Figure 6 : Azure Networking – Created two new Web app service
Figure 6 : Azure Networking – Details of a web app

Step 4 : Configure Traffic Manager Profile Endpoints

Add the two App services as Traffic Manager endpoints using New-AzTrafficManagerEndpoint to the Traffic Manager profile as shown in the following figures.

Figure 7 : Azure Networking – Configure Primary End Point
Figure 8 : Azure Networking – Configure failover End Point
Figure 9: Azure Networking – Traffic Manager configured with two End points

Testing Azure Traffic Manager :

We have done with all of our configuration and now time comes for testing.

Step 1 : Collect Traffic Manager Full DNS Name

Using Get-AzTrafficManagerProfile we can get RelativeDnsName value as shown in the below figure.

Figure 10: Azure Networking – Traffic Manager relative DNS Name

Once we got RelativeDnsName value, let’s construct the full DNS name by post-fixing ” .trafficmanager.net ” to it. In our case the RelativeDnsName is “kj-trafficmanagerprofile” and the full DNS name would be http://kj-trafficmanagerprofile.trafficmanager.net. We can also get the DNS full name from portal in overview section as shown in the following figure.

Figure 11: Azure Networking – Traffic Manager full DNS Name

Step 2 : Browse full DNS name in browser

In a web browser, let’s browse our DNS name, in our case the URL will be http://kj-trafficmanagerprofile.trafficmanager.net and we received the result as shown in the following figure.

we can see all the traffics redirected to “MAnas_App1-WestEurope ” End Point by traffic manager because the priority of this end point set to 1, as shown in the following figure.

Figure 12: Azure Networking – Traffic Manager End Point Priority

Step 3: Disable Primary End Point

We have seen that, traffic manager is redirecting all traffics based on the priority of the end-point. As per the priority, in this scenario it redirecting all traffic to “MAnas_App1-WestEurope “. To test, if the failover end-point working or not, let’s disable “MAnas_App1-WestEurope ” end-point as shown in the following figure and see what is happening when we browse traffic manager DNS name ( http://kj-trafficmanagerprofile.trafficmanager.net/ ).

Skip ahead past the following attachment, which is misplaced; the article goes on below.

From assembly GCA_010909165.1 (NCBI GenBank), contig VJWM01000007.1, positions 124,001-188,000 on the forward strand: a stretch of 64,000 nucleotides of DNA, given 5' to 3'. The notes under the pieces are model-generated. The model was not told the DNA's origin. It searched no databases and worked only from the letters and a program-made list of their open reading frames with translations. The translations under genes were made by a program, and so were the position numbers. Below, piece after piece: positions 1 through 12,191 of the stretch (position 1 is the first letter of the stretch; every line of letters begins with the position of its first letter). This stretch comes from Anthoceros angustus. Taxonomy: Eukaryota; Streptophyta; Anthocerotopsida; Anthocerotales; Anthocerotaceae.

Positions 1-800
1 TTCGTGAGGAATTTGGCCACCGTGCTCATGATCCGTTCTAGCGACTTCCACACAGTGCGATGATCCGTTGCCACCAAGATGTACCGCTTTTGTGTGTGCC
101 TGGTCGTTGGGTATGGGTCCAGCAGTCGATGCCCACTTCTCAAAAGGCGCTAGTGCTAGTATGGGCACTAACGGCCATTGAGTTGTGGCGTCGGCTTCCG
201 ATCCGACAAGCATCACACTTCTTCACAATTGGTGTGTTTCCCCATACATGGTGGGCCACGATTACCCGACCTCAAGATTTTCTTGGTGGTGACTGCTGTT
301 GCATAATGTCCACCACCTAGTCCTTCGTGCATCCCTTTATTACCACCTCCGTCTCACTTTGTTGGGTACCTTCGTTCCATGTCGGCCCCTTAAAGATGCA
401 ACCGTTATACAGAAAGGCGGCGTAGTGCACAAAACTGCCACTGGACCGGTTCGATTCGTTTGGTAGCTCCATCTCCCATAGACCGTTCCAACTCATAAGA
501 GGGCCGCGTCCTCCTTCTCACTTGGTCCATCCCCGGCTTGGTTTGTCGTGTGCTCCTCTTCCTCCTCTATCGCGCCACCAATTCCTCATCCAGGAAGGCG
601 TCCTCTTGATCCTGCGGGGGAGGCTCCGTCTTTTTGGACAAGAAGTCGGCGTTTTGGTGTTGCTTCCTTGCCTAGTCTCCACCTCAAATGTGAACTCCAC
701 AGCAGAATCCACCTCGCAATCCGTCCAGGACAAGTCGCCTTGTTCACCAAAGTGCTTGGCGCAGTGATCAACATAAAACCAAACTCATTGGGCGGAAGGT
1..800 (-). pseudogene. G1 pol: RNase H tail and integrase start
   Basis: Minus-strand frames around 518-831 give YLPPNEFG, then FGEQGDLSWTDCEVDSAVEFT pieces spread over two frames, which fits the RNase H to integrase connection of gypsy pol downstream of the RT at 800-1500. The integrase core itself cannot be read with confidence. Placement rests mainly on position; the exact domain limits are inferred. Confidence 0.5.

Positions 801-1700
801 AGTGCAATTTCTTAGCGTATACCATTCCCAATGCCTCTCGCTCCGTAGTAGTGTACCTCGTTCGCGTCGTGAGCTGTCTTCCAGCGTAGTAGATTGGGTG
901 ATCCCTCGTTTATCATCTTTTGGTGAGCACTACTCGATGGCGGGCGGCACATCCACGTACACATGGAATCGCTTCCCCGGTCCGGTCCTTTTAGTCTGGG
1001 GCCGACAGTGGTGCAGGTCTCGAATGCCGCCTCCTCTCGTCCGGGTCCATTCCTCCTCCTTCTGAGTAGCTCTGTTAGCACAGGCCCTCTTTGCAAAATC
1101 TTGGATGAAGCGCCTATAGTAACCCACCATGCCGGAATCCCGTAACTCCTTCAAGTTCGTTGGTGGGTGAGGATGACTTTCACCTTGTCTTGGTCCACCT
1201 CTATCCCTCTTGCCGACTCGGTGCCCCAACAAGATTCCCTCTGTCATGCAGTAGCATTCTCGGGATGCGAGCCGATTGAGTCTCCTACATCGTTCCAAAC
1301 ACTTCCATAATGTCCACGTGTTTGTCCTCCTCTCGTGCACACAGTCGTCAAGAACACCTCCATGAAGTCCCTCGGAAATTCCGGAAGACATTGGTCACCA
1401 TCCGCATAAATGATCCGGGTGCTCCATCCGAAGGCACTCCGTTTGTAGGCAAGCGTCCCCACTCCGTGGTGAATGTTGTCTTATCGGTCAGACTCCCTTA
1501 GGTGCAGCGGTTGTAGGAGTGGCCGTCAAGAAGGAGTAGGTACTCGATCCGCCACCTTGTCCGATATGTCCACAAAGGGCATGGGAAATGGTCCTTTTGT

Figure 13: Azure Networking – Traffic Manager End Point Disabling
Figure 14: Azure Networking – Traffic Manager End Point Disabled

After disabling the primary end-point, let’s browse traffic manager DNS name ( http://kj-trafficmanagerprofile.trafficmanager.net/ ). Now we can see the traffic is still served and the web app is still available. This time traffic manager redirect all traffics to failover/secondary end-point (Manas-App2-EastUS) as we can see in the following figure.

Figure 14: Azure Networking – Traffic Manager redirect to failover End-Point

Release Resources :

After we have done with our hands-on, let’s clean up resources using using Remove-AzResourceGroup.

Hope this article helps you with your hands on. we can download the complete script here. In next article I will come up with a new Azure networking concept so thanks for reading 🙂 and my next article is Azure – Networking – Part 20 – Azure Route Table.

Keep reading, share your thoughts, experiences. Feel free to contact us to discuss more.

If you have any suggestion / feedback / doubt, you are most welcome. Stay tuned on Knowledge-Junction, will come up with more such articles.

Thanks for reading  🙂 .

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Comments

3 comments on “Azure – Networking – Part 19 – Azure Traffic Manager 2 -Create Traffic Manager Profile using (Cloud Shell) PowerShell”
  1. kanjuspua says:

    good

  2. Anil says:

    Awesome Articles, thanks lot sir